Odu’a Investment Company Limited Vs Joseph Taiwo Talabi (1997) LLJR-SC

Odu’a Investment Company Limited Vs Joseph Taiwo Talabi (1997)

LAWGLOBAL HUB Lead Judgment Report


Does compliance with section 97 and/or section 99 of the Sheriffs and Civil Process Act (now Cap 407 Laws of the Federation of Nigeria 1990 and hereinafter is referred to as the Act) coupled with breach of the rule of Court requiring leave of the court or a Judge for a writ to be served outside jurisdiction render the writ and/or service of it a nullity or mere irregularity? this is the question that calls for determination in this appeal.

Plaintiff had, in the High Court of Lagos State, sued the two defendants claiming –

‘1.        An order declaring that the plaintiff is and at all material times was an employee of the 2nd defendant which said 2nd defendant seconded the plaintiff to the 1st defendant as Executive Director-Finance and Secretarial Duties.

2. An order declaring as null and void the 1st defendants letter referenced MD/NED 1/02317 and dated 18th October, 1984 by which the 1st defendant purported to terminate the appointment of the p1aintiff as the Executive Director-Finance and Secretarial Duties of the 1st defendant and that the said termination was malicious and in bad faith.

3. An order compelling the 1st defendant to reinstate the plaintiff in his post of Executive Director – Finance and Secretarial Duties from which he was purported to have been removed with effect from 19th October, 1984.

4. An order compelling the defendant jointly and severally to pay to the plaintiff in full his monthly salary from the 19th day of October, 1984 up to the date of judgment.

In the alternative the plaintiff claims against the defendants jointly and severally the sum of N500,000.00 being general and special damages for wrongful termination of appointment.’

1st defendants address was put in the writ as ‘Ikorodu Road, Ojota, Lagos.’ 2nd defendants address was put as ‘Cocoa House Complex, Ibadan.

By that address, 2nd defendant was to be served, and was indeed served, in Ibadan in Oyo State, a place outside the territorial jurisdiction of the High Court of Lagos State. There was no endorsement on the writ as required by section 97 of the Act which provides:

’97.     Every writ of summons for service under this Part out of the State or the Capital Territory in which it was issued shall, in addition to any other endorsement or notice required by the law of such State or Capital Territory, have endorsed thereon a notice to the following effect (that is to say)-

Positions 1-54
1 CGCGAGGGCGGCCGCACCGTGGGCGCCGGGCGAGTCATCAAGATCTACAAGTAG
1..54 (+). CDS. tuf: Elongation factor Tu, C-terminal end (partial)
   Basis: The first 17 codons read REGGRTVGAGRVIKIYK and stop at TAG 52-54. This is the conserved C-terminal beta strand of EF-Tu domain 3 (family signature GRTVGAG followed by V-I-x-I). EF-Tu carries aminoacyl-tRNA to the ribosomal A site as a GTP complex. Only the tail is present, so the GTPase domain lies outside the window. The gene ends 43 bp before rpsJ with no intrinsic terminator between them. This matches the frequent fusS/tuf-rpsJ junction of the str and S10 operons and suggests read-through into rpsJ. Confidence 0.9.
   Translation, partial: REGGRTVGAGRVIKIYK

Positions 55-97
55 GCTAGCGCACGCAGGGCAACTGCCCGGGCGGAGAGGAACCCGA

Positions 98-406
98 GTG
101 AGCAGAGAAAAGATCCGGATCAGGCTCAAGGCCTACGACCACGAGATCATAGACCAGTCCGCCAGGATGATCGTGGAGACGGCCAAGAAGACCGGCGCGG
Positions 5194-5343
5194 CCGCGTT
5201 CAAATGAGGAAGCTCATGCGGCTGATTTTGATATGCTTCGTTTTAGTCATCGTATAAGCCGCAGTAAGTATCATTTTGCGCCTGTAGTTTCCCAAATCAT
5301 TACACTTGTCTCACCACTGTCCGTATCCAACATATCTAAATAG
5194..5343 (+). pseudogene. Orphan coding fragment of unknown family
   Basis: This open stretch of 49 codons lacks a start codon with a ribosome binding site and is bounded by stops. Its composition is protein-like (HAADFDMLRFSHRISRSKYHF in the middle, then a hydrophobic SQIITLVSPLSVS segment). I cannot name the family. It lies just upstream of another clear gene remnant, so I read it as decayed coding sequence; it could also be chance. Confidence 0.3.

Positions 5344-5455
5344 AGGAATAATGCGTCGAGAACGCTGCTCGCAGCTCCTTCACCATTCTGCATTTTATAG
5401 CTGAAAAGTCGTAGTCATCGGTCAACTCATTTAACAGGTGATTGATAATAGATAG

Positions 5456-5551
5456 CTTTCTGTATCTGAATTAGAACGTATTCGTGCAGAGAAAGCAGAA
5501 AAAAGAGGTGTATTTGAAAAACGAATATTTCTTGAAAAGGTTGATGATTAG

This summons (or as the case may be) is to be served out of the…….. State (or as the case may be)….       and in the….. State (or as the case may be).’

The writ required that appearance was to be made within ‘eight days after the service of this writ on you’. Section 99 provides for a longer period. It reads:

’99. The period specified in a writ of summons for service under this Part as the period within which a defendant is required to answer before the court to the writ of summons shall be not less than thirty days after service of the writ has been effected, or if a longer period is prescribed by the rules of the court within which the writ of summons is issued, not less than that longer period.’

See also  Ugwu Ogidi Eazea V The Queen (1963) LLJR-SC

There was clearly a breach of each of the 2 sections. Equally so, leave of Court or a judge was not obtained to serve the writ out of jurisdiction as required by Order 2 rule 4 of the High Court of Lagos State Civil Procedure Rules, 1972.

The writ was served on the 2nd defendant at Ibadan on 6th September, 1985 and the 2nd defendant, by its counsel, Mr. S.A. Onadele entered an unconditional appearance to the writ on 13th September,1985. Since entering appearance 2nd defendants counsel received a copy of the statement of claim and sought, and obtained, pursuant to the rules of court, the consent of plaintiffs counsel to file 2nd defendants statement of defence out of time. The said statement of defence of the 2nd defendant was inDecd filed out of time on 28th April 1986. Learned counsel for the 2nd defendant received court processes and appeared in court when hearing of the action was fixed for dates In June 1986 and subsequently adjourned to October 1986. The 2nd defendant never at any time, up to this stage, raised any objection to the writ or its service.